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Dividing the Pie

We are now going to analyze the program you should have run already, cpi. The source of this program is distributed with MPICH2, and it lives in the directory /N/hpc/mpich2/src/mpich2-0.94b1/examples. The file name is cpi.c. For your convenience and because it is an open software program, I also quote it below:
gustav@bh1 $ pwd
gustav@bh1 $ cat cpi.c
#include "mpi.h"
#include <stdio.h>
#include <math.h>

double f(double);

double f(double a)
    return (4.0 / (1.0 + a*a));

int main(int argc,char *argv[])
    int done = 0, n, myid, numprocs, i;
    double PI25DT = 3.141592653589793238462643;
    double mypi, pi, h, sum, x;
    double startwtime = 0.0, endwtime;
    int  namelen;
    char processor_name[MPI_MAX_PROCESSOR_NAME];


    fprintf(stdout,"Process %d of %d is on %s\n",
            myid, numprocs, processor_name);

    n = 10000;                  /* default # of rectangles */
    if (myid == 0)
        startwtime = MPI_Wtime();

    MPI_Bcast(&n, 1, MPI_INT, 0, MPI_COMM_WORLD);

    h   = 1.0 / (double) n;
    sum = 0.0;
    /* A slightly better approach starts from large i and works back */
    for (i = myid + 1; i <= n; i += numprocs)
        x = h * ((double)i - 0.5);
        sum += f(x);
    mypi = h * sum;

    MPI_Reduce(&mypi, &pi, 1, MPI_DOUBLE, MPI_SUM, 0, MPI_COMM_WORLD);

    if (myid == 0) {
        endwtime = MPI_Wtime();
        printf("pi is approximately %.16f, Error is %.16f\n",
               pi, fabs(pi - PI25DT));
        printf("wall clock time = %f\n", endwtime-startwtime);         

    return 0;
gustav@bh1 $
This program calculates $\pi$ by using the formula

\begin{displaymath}\pi = 4 \int^1_0 \frac{1}{1 + x^2}\,\mathrm{d}x
\end{displaymath} (5.1)

The calculation is numerical, i.e., the segment [0,1] is divided into 10,000 equal fragments. Within each fragment we evaluate $\frac{4}{1 + x^2}$ for the middle of the fragment (this is the height of the rectangle) and multiply it by the width of the fragment to obtain the area of the rectangle. Then we add all the areas together and this is our integral, that is also the approximate value of $\pi$.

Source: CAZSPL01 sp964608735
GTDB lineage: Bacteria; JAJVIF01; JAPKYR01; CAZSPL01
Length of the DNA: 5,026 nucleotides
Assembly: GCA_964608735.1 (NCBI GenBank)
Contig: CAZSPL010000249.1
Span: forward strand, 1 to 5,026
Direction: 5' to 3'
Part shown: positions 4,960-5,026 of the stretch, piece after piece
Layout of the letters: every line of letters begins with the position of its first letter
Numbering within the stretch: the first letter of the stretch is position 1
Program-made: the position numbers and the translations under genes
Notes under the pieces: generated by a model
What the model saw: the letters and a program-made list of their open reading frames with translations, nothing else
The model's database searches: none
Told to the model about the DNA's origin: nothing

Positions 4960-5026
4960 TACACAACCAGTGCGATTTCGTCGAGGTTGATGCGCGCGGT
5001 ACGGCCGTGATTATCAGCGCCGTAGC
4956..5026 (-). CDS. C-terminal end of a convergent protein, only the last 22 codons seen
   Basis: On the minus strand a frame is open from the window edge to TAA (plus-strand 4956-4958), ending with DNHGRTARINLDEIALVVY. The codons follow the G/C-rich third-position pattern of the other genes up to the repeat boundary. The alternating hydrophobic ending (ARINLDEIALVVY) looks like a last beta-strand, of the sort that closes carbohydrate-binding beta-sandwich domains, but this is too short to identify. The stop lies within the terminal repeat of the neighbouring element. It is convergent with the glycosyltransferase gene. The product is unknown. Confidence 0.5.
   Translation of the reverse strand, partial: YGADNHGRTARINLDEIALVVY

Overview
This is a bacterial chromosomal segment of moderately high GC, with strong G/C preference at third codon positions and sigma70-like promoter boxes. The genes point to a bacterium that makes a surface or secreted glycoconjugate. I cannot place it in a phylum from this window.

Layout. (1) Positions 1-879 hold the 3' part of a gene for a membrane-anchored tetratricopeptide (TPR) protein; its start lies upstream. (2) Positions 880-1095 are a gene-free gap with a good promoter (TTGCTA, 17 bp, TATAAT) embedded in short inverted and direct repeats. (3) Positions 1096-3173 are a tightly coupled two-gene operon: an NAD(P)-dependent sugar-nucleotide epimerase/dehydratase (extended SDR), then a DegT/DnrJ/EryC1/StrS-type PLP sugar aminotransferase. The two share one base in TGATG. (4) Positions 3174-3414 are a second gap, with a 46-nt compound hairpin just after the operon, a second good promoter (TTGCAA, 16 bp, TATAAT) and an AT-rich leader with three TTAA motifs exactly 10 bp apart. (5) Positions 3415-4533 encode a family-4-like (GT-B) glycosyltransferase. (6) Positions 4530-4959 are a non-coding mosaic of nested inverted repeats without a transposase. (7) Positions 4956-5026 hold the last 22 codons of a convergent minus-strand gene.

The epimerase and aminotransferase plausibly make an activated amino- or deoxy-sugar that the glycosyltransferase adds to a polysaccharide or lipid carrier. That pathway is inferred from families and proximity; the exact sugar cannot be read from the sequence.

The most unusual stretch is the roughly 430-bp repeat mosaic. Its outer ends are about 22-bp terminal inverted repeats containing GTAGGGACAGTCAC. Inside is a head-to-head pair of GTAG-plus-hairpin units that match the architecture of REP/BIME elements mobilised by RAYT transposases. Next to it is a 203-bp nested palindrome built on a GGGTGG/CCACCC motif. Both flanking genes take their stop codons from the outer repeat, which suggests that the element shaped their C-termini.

The program begins with the usual incantations to MPI_Init, MPI_Comm_size, MPI_Comm_rank and MPI_Get_processor_name. Then each process writes on standard output its rank number (which is called myid here), the size of the communicator (which is called numprocs here) and the name of the processor it runs on.

We have not talked about it so far, but this writing on standard output is far from trivial. Every process writes on its own standard output. In some early versions of MPI, e.g., in LAM MPI, these writes were simply lost. But MPICH2 engine collects all standard outputs from its processes and combines them together on the so called console node. This is always the node whose rank is zero, the node on which we run mpdboot. The output you see on the PBS output file is the output from the MPICH2 console node.
Now we hardwire the number of division of segment [0,1] into n and the console node begins the timing of the program by calling function  MPI_Wtime. This function measures wall-clock time down to a microsecond, sic! It is very accurate indeed.

Now the value of n is broadcast to all processes. This is completely unnecessary in this particular program, because all nodes know what n is from the very beginning, but this program has been modified from its interactive predecessor, which used to read n from standard input. It was the console node that used to do the reading.

Now every process calculates the width of the rectangles:

h = 1.0 / (double) n;
Every process initializes its own local variable sum to zero, and then calls $f(x) = \frac{4}{1 + x^2}$ on$\ldots$ the rectangle that corresponds to its own rank number. Then it jumps to the rectangle that corresponds to its rank number plus the number of processes in the pool, and so on. The values of $f(x) = \frac{4}{1 + x^2}$ are added for all rectangles and only at the end they are multiplied by the width of the rectangle. This, of course, saves on unnecessary multiplications.

Now we encounter a new  operation, MPI_Reduce. This operation takes as its input the content of mypi for each process in the pool (the first argument). We tell it that there is one item (the third argument) of type MPI_DOUBLE  (the fourth argument) in there. We are then telling it that it should perform summation over all instances of mypi (the fifth  argument, MPI_SUM) and that it should write the result of the operation on pi (the second argument) on the root process (the sixth argument), which is this case is the console process, i.e., process of rank zero. The whole operation is performed within the MPI_COMM_WORLD communicator.

At the end of this operation only the root (console) process has the right answer in its location that corresponds to pi. But this is fine. In the next clause we instruct the console process to measure the wall clock time again, then print the value of $\pi$ on standard output together with the estimate of the accuracy of the computation. Then the console process also writes how long it took to carry out the computation.

Here is the output of the program.

gustav@bh1 $ pwd 
gustav@bh1 $ cat mpi_out
Local MPD console on bc89
Process 0 of 8 is on bc89
Process 1 of 8 is on bc40
Process 2 of 8 is on bc42
Process 3 of 8 is on bc41
Process 4 of 8 is on bc44
Process 5 of 8 is on bc43
Process 6 of 8 is on bc88
Process 7 of 8 is on bc46
pi is approximately 3.1415926544231247, Error is 0.0000000008333316
wall clock time = 0.009541
gustav@bh1 $

MPI_SUM is not the only operation you can use with MPI_Reduce. MPI provides a number of predefined reduction operations that can be used in this context, and you can define your own operations too. The predefined ones are:


next up previous index
Next: Exercises Up: Basic MPI Previous: Exercises
Zdzislaw Meglicki